Thus has Messiah been held up to sufferers as an example. When the world talks glibly of “following the lowly Nazarene,” little do they reckon on a path like this one described by Peter. Nevertheless here is presented stark reality, the true Christ, and the truly Christian life. The same Paul who exclaimed “To live is Christ,” remember, also wrote: “for whom I have suffered the loss of all things, and do count them but dung, that I may win Christ.”

Dallas, Texas

(To be continued in the October-December Number, 1942)


Exegetical Studies in 1 Peter
Part 10
John Henry Bennetch

(Continued from the July-September Number, 1942)

The Vicarious Sacrifice of Christ

How is it possible to follow the example set by Jesus Christ? 1 Peter 2:21–23 has just held up His life as a model for Christian slaves to emulate, if they suffered abuse from cruel masters. So it remains for the apostle to inform his readers how they can rise to the supreme heights which Messiah attained, when He offered no reply or retaliation in the face of barbarous treatment.

Verse 24

Christ-like character is achieved only when the power of sin has been broken. In consequence, Peter speaks at once about the deliverance from condemnation which Christians enjoy because of Calvary. His words, “who his own self bare our sins in his own body on the tree,” indicate how salvation was ever won. It meant a vicarious death for Christ, the Lord’s Anointed.

The sentence structure here demonstrates a close connection of thought with the preceding. Both verse 22 and 23 were relative clauses, explaining the nature of the standards maintained by the Messiah. They began, accordingly, with ὅς . Likewise the two chief clauses in verse 24 commence with the relative, hos ; in the second instance, however, the genitive case of hos appears.

This is not the first time that Peter has mentioned the saving work of Christ in 1 Peter. Hitherto, at 1:18ff , the reminder had been given, “Forasmuch as ye know that ye were not redeemed with corruptible things, as silver and gold from your vain conversation received by tradition from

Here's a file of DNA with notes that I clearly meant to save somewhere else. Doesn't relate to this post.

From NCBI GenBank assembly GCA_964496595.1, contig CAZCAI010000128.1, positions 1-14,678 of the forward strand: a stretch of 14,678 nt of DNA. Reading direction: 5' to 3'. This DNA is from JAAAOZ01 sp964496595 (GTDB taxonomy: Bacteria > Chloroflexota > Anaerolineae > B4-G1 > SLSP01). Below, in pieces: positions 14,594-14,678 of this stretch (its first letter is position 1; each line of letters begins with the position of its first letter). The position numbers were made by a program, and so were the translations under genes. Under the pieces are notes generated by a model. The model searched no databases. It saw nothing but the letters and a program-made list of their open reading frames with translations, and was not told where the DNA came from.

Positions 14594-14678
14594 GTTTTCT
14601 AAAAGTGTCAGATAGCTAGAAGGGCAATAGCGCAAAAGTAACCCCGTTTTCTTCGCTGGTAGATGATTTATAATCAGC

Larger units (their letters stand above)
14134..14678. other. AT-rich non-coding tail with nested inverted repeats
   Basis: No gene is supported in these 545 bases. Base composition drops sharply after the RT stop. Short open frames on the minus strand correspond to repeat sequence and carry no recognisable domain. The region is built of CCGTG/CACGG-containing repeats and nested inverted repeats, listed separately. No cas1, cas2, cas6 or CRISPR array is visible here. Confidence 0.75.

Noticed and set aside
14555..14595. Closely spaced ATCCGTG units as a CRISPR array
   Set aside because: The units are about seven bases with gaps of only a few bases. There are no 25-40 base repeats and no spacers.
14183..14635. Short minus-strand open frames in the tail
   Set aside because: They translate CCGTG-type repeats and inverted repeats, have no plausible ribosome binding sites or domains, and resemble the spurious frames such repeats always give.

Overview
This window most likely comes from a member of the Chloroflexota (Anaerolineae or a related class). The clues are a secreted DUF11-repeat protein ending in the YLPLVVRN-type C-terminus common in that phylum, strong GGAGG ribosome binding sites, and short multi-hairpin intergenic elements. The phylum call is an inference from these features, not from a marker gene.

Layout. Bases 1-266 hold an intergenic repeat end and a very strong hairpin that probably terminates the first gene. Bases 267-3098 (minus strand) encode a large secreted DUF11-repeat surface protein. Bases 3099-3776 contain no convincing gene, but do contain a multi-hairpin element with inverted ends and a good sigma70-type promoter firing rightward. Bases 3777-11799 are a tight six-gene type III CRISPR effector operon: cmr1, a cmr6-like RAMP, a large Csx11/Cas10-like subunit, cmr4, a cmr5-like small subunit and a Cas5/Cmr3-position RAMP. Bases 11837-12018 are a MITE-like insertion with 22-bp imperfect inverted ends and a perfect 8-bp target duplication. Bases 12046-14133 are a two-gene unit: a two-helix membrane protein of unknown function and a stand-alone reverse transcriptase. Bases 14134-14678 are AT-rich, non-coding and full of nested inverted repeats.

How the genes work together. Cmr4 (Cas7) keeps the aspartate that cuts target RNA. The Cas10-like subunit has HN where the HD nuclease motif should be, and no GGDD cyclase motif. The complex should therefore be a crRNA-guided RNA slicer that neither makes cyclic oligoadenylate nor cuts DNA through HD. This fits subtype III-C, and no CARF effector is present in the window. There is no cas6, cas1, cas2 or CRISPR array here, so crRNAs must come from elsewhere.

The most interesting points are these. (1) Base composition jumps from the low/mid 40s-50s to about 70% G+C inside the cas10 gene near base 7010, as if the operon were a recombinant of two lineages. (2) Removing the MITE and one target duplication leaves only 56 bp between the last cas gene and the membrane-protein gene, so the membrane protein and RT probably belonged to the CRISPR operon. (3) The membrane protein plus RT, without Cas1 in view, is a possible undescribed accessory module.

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your fathers; but with the precious blood of Christ....” Chapter 1 , evidently, teaches that aspect of salvation truth known as redemption . With chapter 2 another aspect will become manifest, that of propitiation ; “who his own self bare our sins in his own body on the tree.” 3:18ff , the final reference afforded by 1 Peter, may elucidate the third familiar aspect in the doctrine- reconciliation ; “For Christ also hath once suffered for sins, the just for the unjust, that he might bring us to God....” Thus the Cross was “a propitiation toward God; a reconciliation toward man; and a redemption toward sin.” 1 The writer has thereby surveyed the whole scope of salvation in his first epistle, so far as deliverance from wrath is concerned.

2:24 resembles Isaiah 53:13 in its verbiage, since Calvary has proved the fulfilment of ancient prophecy. One word carried over from the Septuagint version of Isaiah is αὐτὸς . An intensive pronoun here, this word makes it emphatic that Christ and He alone brought salvation to man. Other New Testament portions also using the word to draw attention to the Savior are Ephesians 2:14–18 ; 4:10ff ; 5:23 , 27 ; Col 1:17–18 ; 1 John 2:2 . Compare Hebrews 1:3 .

Kelly has excelled in interpreting the word ἀνήνεγκεν , another term taken from the Old Testament prophet. Both our text and Hebrews 9:28 make certain, he demonstrates, the strict sacrificial sense of the word when connected with the object our sins . 1 Peter 2:5 would illustrate this. But with other objects the verb should be rendered “carry, bring, or lead up,” “bear or undergo.” “Does it surprise, any reader,” the same expositor inquires, “that so plain a point should be proved so elaborately? Look at the margin of the A.V. and especially the Revisers. And who does not know the bitter zeal of too many in our own day to found, on the gross ignorance of that mistranslation, the dangerous misconception of Christ’s work involved in Christ’s bearing ‘our sins in His body to the tree?’ To translate competently one